following desire

Jun 17, 2019


In every moment, any human is motivated by attraction, or by resistance. Those who are beginners in life’s journey simply go with attraction and act against whatever they consider to be distasteful.

The prisoner of this behaviour lives compulsively by the motto: if it feels good, do it, if it feels bad, avoid it.


We ignore our feelings at our peril. However the feelings we have are simply a starting point for discernment. Feelings are the raw material with which we discern movement towards or away from God.

At this conscious level it may be that God is calling me to do what feels difficult, even painful, at least on the surface of my heart. It may be instead that the evil spirit is shrewdly enticing me to evil by attracting me to something that feels good.


As Ignatius highlights in his rules for discernment, the evil spirit can be a subtle tempter. If I am just beginning a life of faith, the evil one does not have to try too hard to derail my efforts and confuse my desires. But as one becomes more aware of the subtleties and intimacies of life with God, the technique of the evil spirit also becomes more refined.

As we practice the presence of God, we begin to see with the eyes of the heart. Now we see false advertising for what it is: so much of what the world offers fails to deliver what it promises.

At this ‘wake-up’ moment, we begin to grow in Christian maturity. We notice that when we follow our deepest desire we are never disappointed. What appears to be the hard road can pave the path to joy beyond my imagining. I begin to realise that my feelings, at first glance, appear to impel me towards what promises everything, yet fails to deliver. This is a painful and wonderful moment of awakening. I begin to ask questions that lead me beyond my previous limited existence. ‘There must be more to life?’ ‘What do I really want from life?’ ‘What am I created for?’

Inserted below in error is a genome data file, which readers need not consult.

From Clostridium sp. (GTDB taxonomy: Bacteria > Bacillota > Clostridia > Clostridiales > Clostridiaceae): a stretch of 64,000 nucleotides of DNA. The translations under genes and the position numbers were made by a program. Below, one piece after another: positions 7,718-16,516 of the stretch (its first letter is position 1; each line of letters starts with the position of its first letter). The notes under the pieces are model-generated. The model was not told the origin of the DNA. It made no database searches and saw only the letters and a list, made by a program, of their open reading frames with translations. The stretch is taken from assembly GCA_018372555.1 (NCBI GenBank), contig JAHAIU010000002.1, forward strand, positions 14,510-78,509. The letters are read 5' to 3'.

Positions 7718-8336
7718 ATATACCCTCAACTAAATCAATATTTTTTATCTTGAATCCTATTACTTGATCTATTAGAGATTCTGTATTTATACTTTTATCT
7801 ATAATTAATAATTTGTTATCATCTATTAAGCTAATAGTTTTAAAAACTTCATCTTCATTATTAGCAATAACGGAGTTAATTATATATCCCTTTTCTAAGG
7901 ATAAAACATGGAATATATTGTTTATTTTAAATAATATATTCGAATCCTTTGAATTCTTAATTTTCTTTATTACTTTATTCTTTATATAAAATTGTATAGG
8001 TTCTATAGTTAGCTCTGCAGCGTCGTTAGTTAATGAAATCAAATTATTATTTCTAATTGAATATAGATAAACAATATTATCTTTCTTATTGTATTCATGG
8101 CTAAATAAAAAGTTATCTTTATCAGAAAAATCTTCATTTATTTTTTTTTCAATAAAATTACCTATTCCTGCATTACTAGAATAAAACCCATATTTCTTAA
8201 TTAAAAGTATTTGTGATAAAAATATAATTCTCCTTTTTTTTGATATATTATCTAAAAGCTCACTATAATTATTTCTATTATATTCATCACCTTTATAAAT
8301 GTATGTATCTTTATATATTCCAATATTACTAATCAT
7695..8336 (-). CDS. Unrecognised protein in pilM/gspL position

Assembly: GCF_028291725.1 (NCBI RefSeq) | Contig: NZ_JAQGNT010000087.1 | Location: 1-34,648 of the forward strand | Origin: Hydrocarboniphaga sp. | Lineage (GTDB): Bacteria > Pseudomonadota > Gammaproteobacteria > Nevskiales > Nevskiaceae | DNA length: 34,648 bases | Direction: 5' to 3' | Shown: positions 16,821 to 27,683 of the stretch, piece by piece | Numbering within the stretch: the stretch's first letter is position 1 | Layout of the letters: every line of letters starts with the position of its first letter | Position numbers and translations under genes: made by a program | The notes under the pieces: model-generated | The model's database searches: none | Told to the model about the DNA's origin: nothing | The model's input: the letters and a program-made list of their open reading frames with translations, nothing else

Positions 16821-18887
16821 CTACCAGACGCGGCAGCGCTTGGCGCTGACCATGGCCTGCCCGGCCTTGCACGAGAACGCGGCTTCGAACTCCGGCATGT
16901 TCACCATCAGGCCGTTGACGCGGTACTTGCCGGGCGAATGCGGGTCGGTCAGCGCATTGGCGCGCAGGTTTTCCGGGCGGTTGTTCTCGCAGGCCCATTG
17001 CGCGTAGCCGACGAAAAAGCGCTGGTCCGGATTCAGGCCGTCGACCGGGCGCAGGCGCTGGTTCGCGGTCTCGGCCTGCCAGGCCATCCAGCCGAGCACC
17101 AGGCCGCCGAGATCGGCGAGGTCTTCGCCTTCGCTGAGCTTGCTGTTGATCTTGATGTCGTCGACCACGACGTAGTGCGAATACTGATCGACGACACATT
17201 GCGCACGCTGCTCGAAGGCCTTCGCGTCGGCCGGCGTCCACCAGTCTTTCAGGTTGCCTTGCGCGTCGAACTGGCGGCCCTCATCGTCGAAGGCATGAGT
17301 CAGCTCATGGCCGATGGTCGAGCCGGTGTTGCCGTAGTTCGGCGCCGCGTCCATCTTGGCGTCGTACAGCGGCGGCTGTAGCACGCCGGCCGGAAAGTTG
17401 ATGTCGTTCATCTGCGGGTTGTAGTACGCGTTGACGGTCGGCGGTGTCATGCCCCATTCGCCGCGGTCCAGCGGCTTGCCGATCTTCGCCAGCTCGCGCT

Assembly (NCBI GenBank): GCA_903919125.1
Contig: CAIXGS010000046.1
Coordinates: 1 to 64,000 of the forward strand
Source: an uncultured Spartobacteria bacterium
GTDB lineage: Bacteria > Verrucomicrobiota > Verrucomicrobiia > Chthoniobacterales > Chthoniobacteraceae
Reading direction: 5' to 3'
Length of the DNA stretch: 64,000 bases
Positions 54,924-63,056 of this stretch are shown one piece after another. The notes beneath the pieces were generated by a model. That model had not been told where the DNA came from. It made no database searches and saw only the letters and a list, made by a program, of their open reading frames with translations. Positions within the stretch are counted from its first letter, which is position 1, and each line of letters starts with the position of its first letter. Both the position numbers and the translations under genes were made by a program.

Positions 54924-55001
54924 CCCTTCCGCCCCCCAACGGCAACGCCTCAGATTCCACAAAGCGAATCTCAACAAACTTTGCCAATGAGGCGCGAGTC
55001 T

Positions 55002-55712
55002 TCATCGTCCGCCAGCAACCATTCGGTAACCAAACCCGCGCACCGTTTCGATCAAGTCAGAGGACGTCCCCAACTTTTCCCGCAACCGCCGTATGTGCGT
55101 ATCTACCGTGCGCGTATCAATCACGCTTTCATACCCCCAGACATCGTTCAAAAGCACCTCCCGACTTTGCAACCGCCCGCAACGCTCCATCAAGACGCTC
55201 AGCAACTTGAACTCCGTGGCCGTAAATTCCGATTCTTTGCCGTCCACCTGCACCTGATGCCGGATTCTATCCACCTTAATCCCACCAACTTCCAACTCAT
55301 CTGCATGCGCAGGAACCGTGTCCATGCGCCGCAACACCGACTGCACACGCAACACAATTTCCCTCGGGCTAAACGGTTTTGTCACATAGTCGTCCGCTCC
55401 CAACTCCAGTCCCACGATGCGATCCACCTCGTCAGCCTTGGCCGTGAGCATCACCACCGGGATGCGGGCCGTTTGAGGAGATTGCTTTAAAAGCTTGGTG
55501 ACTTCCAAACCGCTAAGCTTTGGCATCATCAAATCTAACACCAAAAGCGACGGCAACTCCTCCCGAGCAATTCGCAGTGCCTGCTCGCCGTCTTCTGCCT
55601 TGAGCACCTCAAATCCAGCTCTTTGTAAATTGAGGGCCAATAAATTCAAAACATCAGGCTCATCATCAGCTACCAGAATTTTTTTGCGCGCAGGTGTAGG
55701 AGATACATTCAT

A difficulty can be that most people equate feelings with impulses. An animal responds instinctively and cannot ‘feel’ in a human sense. An animal behaves impulsively. An animal cannot savour the life of the heart. This life of the Spirit of God is reserved for humans.

Human happiness can never be found by instinctively satisfying our animal instincts and impulses. The human heart is created for much more. As St. Augustine proclaims: ‘you have made us for yourself O Lord, and our hearts are restless until they rest in you’.

At the deepest level of the human heart, our longing and desire is for God and for all that God offers us. This unfulfilled desire is an intrinsic part of the human condition. It is not a flaw. Longing is the characteristic of the human heart. This desire is planted in us by God to direct us to the purpose of our human existence, that is, life with God.


Our deepest desire is our personal compass. This compass is a divine gift. It is our heart-experienced desire that orients us to God. Understanding this desire is the key to human purpose and happiness. I might think that my desire is for money, for food, possessions, for sex or for good wine. These gifts of God are all good in their time and place. But none of these gifts, (or even all of them together on a busy evening) can deliver the fulness of satisfaction they seem to promise.

At the surface level, our impulses (often the only motivations in our consciousness) are formed by fashion and fear. Most often these urges are little more than the product of our culture and upbringing.


A healthy child learns that it is not a bad thing to delay pleasure. The cake looks attractive, but it will taste even better if I spend at least a few moments looking forward to eating it. The anticipation has a pleasure all of its own.  Then fear kicks in. If I do not eat the cake now, perhaps someone else will grab it and I will miss out?